The Stress Mess
“Being in control of your life and having realistic expectations about your day-to-day challenges are the keys to stress management, which is perhaps the most important ingredient to living a happy, healthy and rewarding life.” To that, I say preach on, Marilu Henner. Preach on.
Generally speaking, I like to think that I’m cool, calm, and collected. Even in the most stressful situation, I can generally keep a clear head and at least appear to have it all together. Full disclosure, I’m stressed out. Like so many of you reading this, I like to pack as much onto my plate as possible. While I thoroughly enjoy my commitments and endeavors, that doesn’t mean that the sheer volume of it all doesn’t stress me out.
Stress may be inevitable, but how we choose to address it or not to address it is our choice. Feelings of stress are normal psychological reactions to the everyday events in life. MayoClinic.com states that “your brain comes hard-wired with an alarm system for your protection. When your brain perceives a threat, it signals your body to release a burst of hormones to fuel your capacity for a response….Once the threat is gone, your body is meant to return to a normal relaxed state. Unfortunately, the nonstop stress of modern life means that your alarm system rarely shuts off.”
Without acknowledging it and utilizing some stress management techniques, high stress levels can literally make us sick. Enter what I like to call, “The Stress Mess.”
If we do not address stress management, our bodies will stay on high alert, which can lead to serious health problems over time. Here are four great tips to deal with stress from PsychCentral.com, in an article by Donna M. White, LMHC, CACP.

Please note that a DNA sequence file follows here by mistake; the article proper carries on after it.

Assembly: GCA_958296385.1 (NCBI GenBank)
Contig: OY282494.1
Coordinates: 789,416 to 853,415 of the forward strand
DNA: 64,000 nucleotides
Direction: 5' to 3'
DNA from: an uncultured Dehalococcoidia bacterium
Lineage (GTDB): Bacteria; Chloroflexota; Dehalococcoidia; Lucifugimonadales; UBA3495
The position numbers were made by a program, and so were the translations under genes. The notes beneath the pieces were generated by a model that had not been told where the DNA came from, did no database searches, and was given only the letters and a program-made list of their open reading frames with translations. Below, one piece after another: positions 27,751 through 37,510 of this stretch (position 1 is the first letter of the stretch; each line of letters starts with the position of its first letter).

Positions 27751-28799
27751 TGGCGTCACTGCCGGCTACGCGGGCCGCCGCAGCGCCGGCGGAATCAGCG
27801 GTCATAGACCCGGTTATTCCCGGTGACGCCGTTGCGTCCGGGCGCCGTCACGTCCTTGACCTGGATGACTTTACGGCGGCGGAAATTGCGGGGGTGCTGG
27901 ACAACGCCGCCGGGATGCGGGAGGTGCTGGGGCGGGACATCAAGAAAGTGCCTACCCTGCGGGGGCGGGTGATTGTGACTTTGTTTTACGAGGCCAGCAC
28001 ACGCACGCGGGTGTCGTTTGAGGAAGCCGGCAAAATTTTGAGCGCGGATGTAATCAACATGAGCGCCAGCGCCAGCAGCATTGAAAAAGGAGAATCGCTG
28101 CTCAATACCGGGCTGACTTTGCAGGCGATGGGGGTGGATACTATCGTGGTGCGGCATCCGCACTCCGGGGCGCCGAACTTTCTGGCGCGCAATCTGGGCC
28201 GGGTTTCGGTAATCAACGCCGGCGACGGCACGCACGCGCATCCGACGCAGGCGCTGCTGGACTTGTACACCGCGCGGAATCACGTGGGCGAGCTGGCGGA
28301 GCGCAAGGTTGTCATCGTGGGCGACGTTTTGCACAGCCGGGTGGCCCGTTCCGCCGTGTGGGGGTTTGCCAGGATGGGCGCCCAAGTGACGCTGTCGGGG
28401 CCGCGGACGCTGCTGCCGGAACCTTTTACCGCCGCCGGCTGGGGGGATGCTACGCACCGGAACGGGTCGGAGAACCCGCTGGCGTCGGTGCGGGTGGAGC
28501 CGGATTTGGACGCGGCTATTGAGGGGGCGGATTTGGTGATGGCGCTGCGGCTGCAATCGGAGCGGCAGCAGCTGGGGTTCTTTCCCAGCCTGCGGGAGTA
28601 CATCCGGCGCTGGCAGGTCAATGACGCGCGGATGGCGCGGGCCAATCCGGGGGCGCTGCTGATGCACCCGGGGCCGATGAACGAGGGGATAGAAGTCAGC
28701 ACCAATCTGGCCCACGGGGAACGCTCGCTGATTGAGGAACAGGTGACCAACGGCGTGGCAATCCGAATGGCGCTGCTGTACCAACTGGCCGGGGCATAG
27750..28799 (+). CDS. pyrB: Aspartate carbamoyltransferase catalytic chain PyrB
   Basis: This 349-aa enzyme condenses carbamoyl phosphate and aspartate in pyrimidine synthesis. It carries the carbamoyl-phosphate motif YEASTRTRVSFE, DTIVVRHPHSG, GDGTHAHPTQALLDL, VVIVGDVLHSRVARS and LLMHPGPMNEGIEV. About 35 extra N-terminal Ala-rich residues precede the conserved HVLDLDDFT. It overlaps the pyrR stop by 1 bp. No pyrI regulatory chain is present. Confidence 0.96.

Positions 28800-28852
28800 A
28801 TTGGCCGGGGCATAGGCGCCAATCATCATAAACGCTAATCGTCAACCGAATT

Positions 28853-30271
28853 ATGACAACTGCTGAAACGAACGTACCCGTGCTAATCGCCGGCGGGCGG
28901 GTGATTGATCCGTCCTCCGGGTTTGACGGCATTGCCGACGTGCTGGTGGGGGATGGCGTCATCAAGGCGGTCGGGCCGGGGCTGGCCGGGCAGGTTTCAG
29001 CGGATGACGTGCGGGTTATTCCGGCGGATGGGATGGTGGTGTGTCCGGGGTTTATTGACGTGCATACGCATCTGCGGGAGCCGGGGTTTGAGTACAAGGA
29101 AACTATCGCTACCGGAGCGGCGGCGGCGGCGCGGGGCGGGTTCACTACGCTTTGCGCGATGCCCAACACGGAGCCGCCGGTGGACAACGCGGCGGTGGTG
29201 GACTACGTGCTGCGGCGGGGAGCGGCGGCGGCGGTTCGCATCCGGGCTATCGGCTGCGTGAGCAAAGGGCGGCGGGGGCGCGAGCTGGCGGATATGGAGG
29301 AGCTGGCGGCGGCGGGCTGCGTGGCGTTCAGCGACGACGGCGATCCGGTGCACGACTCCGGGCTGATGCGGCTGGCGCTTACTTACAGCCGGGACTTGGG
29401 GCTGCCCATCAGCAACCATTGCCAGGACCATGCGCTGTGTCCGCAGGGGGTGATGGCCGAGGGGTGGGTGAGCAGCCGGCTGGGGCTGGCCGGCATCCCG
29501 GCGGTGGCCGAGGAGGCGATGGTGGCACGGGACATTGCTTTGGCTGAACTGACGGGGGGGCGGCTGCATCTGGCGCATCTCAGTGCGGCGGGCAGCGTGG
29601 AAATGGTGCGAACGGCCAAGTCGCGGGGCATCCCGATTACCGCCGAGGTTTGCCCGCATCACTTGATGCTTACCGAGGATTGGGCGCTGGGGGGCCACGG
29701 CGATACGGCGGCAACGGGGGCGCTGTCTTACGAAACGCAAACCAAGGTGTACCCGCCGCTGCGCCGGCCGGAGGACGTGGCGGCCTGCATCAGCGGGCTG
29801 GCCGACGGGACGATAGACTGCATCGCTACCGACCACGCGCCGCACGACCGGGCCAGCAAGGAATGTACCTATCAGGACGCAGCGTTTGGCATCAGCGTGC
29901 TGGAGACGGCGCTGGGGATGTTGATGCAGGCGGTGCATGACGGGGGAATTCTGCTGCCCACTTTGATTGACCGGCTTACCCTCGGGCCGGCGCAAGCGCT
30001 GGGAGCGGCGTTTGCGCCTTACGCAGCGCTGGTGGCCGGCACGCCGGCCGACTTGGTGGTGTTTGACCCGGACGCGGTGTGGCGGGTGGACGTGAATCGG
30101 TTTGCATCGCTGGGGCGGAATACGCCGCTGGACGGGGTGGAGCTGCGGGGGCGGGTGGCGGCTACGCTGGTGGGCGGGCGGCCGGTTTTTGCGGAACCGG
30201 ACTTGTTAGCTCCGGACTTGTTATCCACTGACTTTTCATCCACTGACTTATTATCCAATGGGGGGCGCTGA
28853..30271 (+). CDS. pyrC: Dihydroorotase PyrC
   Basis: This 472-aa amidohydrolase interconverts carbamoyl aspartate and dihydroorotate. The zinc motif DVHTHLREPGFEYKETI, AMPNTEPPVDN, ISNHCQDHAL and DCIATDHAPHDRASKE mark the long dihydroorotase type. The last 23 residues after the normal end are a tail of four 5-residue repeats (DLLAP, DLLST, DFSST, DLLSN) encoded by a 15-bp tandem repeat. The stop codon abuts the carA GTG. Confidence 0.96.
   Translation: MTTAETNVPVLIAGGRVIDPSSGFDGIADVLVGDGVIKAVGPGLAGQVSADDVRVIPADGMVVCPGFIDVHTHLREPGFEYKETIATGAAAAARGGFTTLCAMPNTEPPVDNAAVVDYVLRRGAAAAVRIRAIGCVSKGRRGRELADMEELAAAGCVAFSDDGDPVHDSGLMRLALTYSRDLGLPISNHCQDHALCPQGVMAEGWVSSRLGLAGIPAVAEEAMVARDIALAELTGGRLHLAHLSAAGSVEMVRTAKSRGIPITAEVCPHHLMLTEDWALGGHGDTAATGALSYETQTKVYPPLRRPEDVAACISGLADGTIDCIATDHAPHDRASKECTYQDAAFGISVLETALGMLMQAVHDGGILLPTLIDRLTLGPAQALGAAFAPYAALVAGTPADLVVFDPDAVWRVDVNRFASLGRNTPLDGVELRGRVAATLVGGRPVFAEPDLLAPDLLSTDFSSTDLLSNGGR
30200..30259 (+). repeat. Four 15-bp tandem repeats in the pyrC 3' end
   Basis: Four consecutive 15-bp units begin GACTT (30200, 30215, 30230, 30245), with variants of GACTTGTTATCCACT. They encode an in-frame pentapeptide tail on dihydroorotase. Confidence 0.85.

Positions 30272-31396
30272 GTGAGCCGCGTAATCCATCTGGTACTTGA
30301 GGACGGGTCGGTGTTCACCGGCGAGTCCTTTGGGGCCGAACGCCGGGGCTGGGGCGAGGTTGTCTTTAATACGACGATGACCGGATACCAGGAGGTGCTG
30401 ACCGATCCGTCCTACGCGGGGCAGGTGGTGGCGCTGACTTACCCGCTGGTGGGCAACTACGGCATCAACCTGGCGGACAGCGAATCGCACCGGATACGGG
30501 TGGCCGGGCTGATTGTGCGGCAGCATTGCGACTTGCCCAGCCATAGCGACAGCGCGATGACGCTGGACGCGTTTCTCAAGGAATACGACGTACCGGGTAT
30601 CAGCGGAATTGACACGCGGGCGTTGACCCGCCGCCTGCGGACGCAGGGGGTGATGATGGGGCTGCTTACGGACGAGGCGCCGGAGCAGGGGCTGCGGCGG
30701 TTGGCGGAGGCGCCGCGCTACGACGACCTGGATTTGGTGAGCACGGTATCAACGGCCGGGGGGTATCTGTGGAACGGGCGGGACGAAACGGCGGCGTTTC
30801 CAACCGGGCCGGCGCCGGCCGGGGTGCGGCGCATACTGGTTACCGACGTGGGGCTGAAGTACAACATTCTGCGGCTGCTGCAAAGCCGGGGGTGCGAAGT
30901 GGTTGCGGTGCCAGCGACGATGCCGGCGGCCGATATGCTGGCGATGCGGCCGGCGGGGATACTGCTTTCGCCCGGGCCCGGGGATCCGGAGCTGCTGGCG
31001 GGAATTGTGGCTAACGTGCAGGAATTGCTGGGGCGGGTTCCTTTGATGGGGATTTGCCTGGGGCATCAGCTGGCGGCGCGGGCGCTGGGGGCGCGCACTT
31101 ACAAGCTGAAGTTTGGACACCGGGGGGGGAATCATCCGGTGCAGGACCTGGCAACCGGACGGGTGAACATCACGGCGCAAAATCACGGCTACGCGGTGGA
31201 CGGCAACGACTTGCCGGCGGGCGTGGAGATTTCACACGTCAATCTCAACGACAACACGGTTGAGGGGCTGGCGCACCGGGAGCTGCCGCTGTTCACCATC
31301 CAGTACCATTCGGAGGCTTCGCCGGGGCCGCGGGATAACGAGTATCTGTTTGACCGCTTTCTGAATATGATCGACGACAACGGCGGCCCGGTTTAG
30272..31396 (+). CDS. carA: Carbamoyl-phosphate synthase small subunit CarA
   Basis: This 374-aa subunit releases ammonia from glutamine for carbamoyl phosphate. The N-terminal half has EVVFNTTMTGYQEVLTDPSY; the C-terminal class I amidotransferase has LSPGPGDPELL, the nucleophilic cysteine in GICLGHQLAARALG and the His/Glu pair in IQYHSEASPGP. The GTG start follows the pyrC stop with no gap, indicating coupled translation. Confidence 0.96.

1) Nothing and no one can “make” you feel anything.
How you feel and the way you deal with a situation is a choice. I’m reminded of a counselor who would often state “no one can drive your car unless you give them the keys.” You cannot control others’ actions, but you can be responsible for your reactions.
If the situation cannot be changed, such as an illness or the economy, accept it for what it is. Accepting does not mean giving up. By accepting the situation and finding ways you can cope with what cannot be changed, stress can be drastically reduced.
2) Exchange attitude for gratitude.
Our attitude has a profound effect on how we deal with situations. Negative attitudes affect our physical, spiritual, and mental wellbeing.
When you are running late for a meeting because you are stuck in traffic, change your attitude. Instead of being frustrated about the traffic, find some gratitude. Look around and think of all the things you can be thankful for. Sometimes you can find gratitude in the smallest things. You can be thankful for life, health, strength, friends, family, nature, etc. Focusing on gratitude can definitely change your attitude.
3) Relax, relax, relax.
Amidst the hustle and bustle of everyday life, sometimes we forget to take care of ourselves. If we do not help ourselves, how can we effectively help others? Relaxation rejuvenates the body, mind, and spirit and leaves us better equipped to handle stressful situations when they come.
Try to find something that you enjoy and do it every day. Try to set aside a designated, uninterrupted time and stick to it. Many people state they don’t have time to relax, but relaxation does not have to be time-consuming. Relaxation can include periodic 5-10 minute breaks of breathing exercises or watching your favorite show for 30 minutes. Relaxation can also include connecting with positive people.
4) Look at the big picture.
Evaluate your stressful situation from a “big picture” point of view. Ask yourself “how important is this?” and “will this matter in the long run?” If the answer is no, it’s likely not worth your time and energy.
I’m not a religious person, but I find the serenity prayer to be the best reminder for me to keep my stress managed and in check. It states, “God grant me the serenity to accept the things I cannot change, the courage to change the things that I can, and the wisdom to know the difference.” Perhaps something as simple as a quote is all you need to get out of the stress mess, and put life all back into perspective.